Bisphosphonates work by inhibiting the action of a type of bone cell called osteoclasts. Your entire skeleton is constantly being remodeled, with bone added in some spots and taken away in others to conform to changing demands. The cells that are continually laying down new bone are called osteoblasts, and the ones that chisel away old bone are the osteoclasts. It makes sense, then, that curbing the ‘clasts would prevent bone loss. But by reducing the active remodeling process, bisphosphonates can “freeze” the skeleton, allowing for the accumulation of microcracks over time, resulting in stress fractures. Other osteoporosis drugs like Denosumab (sold as “Prolia”) prevent the same formation of osteoclasts in the first place, and have been plagued by the same kinds of rare but disturbing side effects.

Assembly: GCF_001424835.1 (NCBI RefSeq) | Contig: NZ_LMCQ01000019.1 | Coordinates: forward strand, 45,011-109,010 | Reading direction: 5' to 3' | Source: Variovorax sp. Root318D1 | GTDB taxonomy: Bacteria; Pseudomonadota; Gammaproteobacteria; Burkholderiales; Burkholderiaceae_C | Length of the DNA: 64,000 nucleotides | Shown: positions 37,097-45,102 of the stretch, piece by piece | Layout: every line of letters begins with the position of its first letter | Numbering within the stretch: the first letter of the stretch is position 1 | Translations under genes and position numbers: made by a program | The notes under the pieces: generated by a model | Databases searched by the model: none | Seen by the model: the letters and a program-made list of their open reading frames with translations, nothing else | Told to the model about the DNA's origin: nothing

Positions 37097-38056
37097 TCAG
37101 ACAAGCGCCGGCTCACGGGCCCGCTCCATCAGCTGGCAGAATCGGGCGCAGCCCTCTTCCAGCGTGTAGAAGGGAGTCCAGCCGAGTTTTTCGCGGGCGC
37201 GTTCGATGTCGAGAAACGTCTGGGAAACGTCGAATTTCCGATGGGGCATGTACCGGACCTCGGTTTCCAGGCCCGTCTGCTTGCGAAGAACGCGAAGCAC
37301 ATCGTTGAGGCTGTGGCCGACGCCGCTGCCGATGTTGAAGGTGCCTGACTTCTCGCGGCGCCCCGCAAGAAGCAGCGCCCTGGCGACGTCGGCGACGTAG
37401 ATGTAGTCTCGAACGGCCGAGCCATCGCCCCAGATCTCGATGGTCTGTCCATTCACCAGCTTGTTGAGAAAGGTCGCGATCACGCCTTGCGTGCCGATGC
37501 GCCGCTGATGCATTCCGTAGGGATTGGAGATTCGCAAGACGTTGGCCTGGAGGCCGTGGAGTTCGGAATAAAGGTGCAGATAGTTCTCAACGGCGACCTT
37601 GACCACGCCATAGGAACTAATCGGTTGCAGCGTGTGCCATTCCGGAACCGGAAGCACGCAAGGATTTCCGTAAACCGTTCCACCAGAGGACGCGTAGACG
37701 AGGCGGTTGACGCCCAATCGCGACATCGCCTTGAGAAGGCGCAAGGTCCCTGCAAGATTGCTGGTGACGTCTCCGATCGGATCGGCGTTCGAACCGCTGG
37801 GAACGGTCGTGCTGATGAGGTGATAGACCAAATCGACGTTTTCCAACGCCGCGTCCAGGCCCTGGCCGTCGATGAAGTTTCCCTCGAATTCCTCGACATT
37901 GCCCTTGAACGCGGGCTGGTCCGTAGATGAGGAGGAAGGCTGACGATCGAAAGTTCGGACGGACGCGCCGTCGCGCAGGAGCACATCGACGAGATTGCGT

As with anything in life, it all comes down to risks versus benefits. How many hip fractures are prevented for every femur that snaps? It depends on your race, and how long you’re on these drugs. After five years in, white women, 36 hip fractures are prevented for every atypical femur fracture. Hispanic women only get half the benefit, about 18 to 1. And for Asian women, it’s only about five hip fractures prevented for every femur fracture caused. (The study claims it failed to accrue enough data on Black women.) At ten years of drug exposure, the ratios get worse: 16:1 for white women, 5:1 for Hispanic women, and only 1.5:1 for Asian women––meaning that the devastating fractures prevented and caused in Asian women are nearly comparable.